Tourism Minister Dionisio D’Aguilar.
By RASHAD ROLLE
Tribune Senior Reporter
TOURISM Minister Dionisio D’Aguilar said 20,485 people bought travel health visas to enter the country last month as border restrictions were relaxed to encourage tourism amid the COVID-19 pandemic.
“It’s the first month,” he told The Tribune yesterday. “Nothing was really open. Some of that 20,485 were citizens and residents.”
The number of arrivals for November contrasted sharply with the number of arrivals in November 2019. That month, there were 618,854 foreign arrivals, according to figures from the Ministry of Tourism.
All travellers are required to have a travel health visa to enter the country.
“(Arrivals are) going to be down enormously,” Mr D’Aguilar said. “I expect more arrivals this month. To restart your tourist product you need hotels and airlift and more is coming on stream this month. We have to create demand for an increase, but that has to be tempered by what’s happening in the United States.”
Just last week, the US recorded more than 3,000 COVID-19 deaths in a single day for the first time as that country wrestles with a surge in cases.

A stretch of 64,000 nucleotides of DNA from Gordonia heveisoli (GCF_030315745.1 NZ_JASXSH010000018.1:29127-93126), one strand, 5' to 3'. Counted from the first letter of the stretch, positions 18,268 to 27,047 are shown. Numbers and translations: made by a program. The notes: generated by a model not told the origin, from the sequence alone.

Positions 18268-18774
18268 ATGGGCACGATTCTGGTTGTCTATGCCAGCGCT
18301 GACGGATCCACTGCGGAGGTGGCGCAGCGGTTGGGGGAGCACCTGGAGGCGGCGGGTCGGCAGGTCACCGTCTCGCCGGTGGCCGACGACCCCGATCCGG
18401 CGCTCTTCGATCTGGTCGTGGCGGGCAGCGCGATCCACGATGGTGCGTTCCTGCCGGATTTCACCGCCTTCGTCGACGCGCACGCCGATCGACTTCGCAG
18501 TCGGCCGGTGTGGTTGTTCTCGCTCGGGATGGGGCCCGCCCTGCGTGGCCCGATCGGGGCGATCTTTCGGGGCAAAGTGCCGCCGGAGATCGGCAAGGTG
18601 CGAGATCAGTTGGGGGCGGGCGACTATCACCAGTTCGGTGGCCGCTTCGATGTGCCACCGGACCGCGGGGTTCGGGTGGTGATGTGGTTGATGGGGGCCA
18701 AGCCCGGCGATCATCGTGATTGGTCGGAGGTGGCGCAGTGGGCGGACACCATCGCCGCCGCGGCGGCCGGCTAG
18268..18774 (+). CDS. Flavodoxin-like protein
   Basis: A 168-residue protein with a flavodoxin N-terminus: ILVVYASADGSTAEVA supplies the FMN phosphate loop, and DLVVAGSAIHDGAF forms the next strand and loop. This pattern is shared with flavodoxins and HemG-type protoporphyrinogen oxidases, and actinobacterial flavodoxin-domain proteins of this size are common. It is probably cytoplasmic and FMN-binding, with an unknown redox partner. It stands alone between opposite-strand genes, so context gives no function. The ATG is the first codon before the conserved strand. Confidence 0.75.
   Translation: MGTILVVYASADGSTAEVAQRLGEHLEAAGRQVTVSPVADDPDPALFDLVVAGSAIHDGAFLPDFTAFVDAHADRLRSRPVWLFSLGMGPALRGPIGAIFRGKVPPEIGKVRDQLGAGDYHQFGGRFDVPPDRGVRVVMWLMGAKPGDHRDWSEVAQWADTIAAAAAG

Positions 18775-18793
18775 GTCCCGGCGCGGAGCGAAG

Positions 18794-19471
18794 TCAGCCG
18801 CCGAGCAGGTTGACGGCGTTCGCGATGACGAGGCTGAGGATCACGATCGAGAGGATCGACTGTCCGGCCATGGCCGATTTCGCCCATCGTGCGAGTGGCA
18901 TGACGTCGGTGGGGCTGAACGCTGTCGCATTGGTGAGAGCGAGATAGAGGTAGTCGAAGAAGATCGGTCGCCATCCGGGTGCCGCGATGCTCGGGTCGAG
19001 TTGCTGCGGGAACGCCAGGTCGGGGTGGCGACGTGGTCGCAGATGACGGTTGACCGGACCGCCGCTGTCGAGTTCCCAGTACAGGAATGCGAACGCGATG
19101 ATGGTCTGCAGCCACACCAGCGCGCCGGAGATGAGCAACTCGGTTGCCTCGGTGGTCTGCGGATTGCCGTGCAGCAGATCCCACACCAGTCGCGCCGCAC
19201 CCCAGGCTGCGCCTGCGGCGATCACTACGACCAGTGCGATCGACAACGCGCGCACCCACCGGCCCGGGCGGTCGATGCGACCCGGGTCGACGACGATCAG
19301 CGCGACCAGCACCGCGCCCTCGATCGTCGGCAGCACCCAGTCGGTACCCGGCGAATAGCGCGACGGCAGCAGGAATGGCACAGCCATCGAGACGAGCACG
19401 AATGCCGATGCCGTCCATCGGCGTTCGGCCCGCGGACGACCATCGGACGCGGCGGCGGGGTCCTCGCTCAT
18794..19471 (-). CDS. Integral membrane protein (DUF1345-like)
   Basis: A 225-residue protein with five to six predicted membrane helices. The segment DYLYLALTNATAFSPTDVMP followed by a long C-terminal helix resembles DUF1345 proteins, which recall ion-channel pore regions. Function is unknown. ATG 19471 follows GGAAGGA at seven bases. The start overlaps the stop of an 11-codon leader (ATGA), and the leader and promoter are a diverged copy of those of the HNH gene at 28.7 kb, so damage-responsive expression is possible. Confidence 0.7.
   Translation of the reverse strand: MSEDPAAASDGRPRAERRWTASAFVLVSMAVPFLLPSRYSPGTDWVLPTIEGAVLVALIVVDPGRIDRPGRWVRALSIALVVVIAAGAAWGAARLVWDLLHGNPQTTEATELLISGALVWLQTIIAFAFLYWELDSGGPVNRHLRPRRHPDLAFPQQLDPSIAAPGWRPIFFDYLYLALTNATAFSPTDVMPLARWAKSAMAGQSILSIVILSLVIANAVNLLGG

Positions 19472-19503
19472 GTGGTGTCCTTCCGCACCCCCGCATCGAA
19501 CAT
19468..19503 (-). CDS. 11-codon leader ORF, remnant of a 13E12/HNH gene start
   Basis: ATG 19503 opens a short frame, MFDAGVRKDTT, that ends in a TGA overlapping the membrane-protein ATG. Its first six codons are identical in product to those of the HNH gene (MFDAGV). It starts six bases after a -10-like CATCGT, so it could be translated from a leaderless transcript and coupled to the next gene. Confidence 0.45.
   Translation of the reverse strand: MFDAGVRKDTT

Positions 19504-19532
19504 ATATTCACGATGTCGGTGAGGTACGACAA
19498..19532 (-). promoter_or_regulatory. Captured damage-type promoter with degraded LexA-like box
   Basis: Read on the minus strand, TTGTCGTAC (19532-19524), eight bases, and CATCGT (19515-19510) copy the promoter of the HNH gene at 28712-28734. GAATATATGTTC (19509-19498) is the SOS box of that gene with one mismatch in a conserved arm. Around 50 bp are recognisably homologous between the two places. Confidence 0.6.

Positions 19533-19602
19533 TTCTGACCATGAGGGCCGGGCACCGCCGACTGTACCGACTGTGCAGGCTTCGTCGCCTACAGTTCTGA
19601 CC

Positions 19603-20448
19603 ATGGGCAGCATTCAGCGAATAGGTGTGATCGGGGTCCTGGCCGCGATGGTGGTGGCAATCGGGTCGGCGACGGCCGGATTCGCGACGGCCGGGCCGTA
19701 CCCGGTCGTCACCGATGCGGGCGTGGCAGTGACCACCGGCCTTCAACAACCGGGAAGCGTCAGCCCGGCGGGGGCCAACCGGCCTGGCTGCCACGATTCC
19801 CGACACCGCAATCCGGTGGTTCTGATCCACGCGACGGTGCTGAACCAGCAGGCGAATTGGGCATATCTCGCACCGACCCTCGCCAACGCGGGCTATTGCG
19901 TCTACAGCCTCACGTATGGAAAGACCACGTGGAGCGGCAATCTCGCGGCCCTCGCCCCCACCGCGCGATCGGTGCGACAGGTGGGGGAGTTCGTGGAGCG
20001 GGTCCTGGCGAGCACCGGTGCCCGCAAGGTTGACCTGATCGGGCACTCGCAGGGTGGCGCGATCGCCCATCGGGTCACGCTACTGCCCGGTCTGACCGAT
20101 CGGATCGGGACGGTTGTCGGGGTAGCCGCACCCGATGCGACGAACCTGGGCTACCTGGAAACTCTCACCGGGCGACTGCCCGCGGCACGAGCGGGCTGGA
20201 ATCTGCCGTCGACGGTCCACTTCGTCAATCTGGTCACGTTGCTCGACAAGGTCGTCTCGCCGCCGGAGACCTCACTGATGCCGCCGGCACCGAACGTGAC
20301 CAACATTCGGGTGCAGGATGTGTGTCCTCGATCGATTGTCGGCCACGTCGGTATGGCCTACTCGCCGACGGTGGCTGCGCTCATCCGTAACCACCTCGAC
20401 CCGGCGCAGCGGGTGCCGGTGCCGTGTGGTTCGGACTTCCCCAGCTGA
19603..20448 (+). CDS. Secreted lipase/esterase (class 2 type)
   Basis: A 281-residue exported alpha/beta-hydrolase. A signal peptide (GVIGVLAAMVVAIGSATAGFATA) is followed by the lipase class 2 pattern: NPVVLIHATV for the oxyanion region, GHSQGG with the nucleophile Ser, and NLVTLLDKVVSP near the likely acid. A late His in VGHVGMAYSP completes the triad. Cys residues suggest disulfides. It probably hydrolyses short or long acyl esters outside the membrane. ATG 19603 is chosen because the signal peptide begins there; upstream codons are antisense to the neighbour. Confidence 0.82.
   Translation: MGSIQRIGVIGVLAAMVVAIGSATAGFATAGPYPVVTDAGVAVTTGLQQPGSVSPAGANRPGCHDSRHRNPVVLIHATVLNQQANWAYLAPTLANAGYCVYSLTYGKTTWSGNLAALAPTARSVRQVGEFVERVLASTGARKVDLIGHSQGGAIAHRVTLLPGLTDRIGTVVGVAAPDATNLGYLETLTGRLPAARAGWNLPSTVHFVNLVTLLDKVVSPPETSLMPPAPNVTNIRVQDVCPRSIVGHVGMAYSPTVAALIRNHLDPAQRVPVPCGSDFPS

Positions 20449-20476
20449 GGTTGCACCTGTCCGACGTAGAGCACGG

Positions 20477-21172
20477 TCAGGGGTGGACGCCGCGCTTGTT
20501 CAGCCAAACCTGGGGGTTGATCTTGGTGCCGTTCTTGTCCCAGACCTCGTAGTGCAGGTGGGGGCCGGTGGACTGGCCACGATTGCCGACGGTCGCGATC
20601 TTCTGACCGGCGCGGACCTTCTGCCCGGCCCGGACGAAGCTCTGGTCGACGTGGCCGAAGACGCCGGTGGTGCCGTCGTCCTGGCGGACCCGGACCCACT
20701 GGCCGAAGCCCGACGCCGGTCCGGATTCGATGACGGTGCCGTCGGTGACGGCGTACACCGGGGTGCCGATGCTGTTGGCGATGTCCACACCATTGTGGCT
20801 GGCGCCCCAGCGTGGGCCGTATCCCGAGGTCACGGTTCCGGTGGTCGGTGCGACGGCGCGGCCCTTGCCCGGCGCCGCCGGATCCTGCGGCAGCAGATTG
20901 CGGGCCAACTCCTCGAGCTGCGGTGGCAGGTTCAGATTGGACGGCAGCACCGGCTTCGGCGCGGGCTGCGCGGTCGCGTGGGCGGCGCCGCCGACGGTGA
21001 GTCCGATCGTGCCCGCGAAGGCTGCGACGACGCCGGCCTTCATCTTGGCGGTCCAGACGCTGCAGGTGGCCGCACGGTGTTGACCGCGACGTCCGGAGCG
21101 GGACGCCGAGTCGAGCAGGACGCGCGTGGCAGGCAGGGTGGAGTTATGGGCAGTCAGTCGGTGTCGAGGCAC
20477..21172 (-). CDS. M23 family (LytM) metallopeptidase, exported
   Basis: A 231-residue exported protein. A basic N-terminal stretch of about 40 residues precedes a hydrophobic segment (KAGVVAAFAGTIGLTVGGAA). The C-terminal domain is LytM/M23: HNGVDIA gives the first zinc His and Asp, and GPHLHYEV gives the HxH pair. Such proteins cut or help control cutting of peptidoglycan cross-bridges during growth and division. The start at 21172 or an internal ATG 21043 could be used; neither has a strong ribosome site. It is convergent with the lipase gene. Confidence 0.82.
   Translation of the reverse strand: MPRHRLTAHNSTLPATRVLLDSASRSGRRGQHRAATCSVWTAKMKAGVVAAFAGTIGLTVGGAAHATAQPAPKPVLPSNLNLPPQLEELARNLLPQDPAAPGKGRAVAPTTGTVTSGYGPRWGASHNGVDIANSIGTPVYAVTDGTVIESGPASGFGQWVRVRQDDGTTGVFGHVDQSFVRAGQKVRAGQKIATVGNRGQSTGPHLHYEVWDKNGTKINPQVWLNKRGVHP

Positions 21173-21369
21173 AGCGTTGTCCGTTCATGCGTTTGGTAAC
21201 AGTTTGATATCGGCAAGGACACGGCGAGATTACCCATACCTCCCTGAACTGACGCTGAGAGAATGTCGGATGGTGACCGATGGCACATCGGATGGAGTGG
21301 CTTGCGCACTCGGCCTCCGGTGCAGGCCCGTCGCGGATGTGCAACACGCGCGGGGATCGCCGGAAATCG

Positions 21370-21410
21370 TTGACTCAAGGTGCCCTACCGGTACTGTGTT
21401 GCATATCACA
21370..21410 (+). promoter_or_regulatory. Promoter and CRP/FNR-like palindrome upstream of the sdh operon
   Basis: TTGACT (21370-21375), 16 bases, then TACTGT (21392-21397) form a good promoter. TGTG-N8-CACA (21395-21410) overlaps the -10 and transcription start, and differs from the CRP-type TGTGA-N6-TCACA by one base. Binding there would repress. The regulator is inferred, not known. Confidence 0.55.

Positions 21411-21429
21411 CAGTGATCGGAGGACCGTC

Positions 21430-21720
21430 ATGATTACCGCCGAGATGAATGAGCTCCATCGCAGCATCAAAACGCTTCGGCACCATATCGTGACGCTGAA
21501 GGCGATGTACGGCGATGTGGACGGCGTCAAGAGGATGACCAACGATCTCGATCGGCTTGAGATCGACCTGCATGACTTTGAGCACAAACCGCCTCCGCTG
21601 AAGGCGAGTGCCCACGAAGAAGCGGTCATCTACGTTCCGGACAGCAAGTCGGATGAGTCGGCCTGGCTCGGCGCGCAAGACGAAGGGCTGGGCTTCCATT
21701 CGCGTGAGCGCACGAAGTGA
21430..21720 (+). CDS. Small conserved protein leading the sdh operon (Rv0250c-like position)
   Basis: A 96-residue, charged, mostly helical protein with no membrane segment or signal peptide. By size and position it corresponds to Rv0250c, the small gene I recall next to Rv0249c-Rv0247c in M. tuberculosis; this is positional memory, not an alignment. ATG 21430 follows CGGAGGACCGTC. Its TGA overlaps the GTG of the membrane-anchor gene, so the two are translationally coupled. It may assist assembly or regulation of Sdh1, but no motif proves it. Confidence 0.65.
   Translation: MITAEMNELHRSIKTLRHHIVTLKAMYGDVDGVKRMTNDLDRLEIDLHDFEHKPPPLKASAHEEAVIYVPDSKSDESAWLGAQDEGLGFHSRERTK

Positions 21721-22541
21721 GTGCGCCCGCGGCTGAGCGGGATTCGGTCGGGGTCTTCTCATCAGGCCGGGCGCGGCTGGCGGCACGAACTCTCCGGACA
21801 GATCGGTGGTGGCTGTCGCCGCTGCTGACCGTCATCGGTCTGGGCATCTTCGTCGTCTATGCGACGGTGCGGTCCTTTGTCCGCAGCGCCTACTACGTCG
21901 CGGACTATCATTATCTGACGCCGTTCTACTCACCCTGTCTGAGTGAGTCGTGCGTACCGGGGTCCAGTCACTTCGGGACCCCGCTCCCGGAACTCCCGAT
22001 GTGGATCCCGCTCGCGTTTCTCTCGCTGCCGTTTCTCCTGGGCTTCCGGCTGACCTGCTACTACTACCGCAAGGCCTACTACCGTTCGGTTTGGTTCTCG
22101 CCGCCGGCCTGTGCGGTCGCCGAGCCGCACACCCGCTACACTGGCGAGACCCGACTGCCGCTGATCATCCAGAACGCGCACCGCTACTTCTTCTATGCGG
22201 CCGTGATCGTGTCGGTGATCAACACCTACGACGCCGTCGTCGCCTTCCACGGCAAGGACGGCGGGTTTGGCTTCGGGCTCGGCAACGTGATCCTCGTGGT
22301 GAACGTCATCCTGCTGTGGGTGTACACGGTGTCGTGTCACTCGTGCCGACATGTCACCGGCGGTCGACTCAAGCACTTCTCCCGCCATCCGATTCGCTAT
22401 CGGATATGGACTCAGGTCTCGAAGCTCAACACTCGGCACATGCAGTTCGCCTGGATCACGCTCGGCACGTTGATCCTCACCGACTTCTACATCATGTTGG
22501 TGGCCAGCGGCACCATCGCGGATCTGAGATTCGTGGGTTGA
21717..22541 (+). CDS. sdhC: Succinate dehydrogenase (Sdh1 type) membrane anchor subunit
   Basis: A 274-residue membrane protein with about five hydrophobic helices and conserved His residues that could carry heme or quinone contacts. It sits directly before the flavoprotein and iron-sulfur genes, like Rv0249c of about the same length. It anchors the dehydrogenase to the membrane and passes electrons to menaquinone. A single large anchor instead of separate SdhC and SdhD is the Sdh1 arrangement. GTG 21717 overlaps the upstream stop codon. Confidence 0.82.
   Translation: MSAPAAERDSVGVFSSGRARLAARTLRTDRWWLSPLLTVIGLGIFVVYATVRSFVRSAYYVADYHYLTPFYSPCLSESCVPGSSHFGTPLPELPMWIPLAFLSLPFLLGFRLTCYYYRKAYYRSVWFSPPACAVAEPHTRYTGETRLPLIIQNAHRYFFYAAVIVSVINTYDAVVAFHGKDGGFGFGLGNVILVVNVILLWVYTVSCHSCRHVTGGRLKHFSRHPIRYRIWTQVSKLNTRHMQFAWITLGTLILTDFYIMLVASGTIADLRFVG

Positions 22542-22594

Mr D’Aguilar also confirmed a systems issue on Saturday prevented people from accessing features of the travel health visa portal.
He said Saturday morning, officials responsible for government technological services tried to do “some routine work that unfortunately culminated in the need to shut down the service and reboot it.”
He said: “When they did that at 3am in the morning, the communications link between the platform and payment portal got broken. Because no one knew, it took a while for programmers to figure out and correct the problem and the correction did not take place until 9pm last night (Saturday).
“We had to go to a manual process until we sorted out the problem. Everyone is trying to figure out what went wrong and why it took so long. Technology is great when it works, but it is a bloody nightmare when it doesn’t.”
Mr D’Aguilar said he indicated to officials that this is a “very sensitive time for the country and they should be careful when taking these unplanned actions.” He could not say how many people were affected by the shutdown .
“Yesterday was an extremely trying day,” he said. “Everybody who applied after 9pm last night, the process was back to normal. I’m advised things are back to normal and I’m sure they are all now finding out why it took so long. I think everybody is sensitive to the fact that if this programme isn’t working people can’t get into the country and it’s a massive inconvenience.”